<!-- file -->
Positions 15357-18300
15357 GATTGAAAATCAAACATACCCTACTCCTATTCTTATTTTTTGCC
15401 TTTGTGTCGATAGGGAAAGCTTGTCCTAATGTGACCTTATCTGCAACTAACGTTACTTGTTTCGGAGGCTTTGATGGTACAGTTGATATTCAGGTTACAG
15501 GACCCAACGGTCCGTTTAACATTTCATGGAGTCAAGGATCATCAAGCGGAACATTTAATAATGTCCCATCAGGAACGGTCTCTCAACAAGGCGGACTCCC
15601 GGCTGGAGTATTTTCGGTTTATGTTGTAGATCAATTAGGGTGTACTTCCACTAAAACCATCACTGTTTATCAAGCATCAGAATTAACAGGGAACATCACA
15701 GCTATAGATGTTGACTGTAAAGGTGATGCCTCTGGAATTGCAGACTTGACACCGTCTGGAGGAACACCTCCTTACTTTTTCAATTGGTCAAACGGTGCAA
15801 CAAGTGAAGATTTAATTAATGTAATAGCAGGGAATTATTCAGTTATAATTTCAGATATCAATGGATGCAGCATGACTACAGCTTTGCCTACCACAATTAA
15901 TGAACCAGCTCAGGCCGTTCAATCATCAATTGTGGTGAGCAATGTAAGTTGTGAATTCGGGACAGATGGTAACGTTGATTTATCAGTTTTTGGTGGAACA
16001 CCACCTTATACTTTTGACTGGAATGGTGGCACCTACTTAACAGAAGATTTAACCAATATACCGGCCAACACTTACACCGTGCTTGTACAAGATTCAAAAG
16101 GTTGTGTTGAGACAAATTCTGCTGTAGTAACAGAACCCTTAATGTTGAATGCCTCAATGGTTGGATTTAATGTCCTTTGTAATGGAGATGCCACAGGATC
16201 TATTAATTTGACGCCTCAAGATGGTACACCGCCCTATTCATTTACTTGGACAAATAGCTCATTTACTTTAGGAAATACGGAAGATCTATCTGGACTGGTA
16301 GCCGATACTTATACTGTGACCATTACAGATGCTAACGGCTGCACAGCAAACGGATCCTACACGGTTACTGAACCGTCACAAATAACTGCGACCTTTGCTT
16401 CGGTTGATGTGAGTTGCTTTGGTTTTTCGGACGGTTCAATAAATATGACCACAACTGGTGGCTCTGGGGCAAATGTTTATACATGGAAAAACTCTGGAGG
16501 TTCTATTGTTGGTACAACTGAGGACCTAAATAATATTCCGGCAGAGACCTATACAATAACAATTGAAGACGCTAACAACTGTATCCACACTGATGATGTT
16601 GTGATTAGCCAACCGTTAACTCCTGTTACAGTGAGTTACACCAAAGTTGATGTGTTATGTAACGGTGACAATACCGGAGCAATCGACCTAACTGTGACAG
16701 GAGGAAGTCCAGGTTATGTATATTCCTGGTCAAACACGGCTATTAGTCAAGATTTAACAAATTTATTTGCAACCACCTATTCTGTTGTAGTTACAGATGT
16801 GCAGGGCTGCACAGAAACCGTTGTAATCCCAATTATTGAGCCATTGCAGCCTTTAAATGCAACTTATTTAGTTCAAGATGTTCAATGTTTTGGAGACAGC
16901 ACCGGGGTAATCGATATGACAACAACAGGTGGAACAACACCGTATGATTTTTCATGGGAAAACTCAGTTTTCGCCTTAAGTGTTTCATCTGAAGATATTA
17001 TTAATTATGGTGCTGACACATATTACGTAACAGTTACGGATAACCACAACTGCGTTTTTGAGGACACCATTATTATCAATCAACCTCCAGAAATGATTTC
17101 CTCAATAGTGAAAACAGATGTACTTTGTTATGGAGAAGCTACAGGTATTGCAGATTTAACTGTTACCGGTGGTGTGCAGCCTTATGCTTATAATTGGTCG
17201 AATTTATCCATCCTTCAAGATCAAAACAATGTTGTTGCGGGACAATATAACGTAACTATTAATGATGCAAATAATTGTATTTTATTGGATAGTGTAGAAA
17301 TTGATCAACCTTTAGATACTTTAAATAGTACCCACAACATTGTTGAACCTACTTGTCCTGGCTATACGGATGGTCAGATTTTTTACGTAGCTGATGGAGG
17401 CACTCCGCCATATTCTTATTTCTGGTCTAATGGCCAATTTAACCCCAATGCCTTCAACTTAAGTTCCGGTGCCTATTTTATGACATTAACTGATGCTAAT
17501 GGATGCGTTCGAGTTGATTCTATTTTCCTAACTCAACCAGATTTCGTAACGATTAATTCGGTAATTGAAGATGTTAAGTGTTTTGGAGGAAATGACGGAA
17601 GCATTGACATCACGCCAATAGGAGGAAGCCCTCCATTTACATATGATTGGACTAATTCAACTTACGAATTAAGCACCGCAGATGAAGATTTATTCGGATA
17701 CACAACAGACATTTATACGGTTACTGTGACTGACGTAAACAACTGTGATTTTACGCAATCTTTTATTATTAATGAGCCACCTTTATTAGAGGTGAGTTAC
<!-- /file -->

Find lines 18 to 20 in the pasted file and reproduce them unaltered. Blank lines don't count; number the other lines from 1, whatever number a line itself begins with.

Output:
16901 ACCGGGGTAATCGATATGACAACAACAGGTGGAACAACACCGTATGATTTTTCATGGGAAAACTCAGTTTTCGCCTTAAGTGTTTCATCTGAAGATATTA
17001 TTAATTATGGTGCTGACACATATTACGTAACAGTTACGGATAACCACAACTGCGTTTTTGAGGACACCATTATTATCAATCAACCTCCAGAAATGATTTC
17101 CTCAATAGTGAAAACAGATGTACTTTGTTATGGAGAAGCTACAGGTATTGCAGATTTAACTGTTACCGGTGGTGTGCAGCCTTATGCTTATAATTGGTCG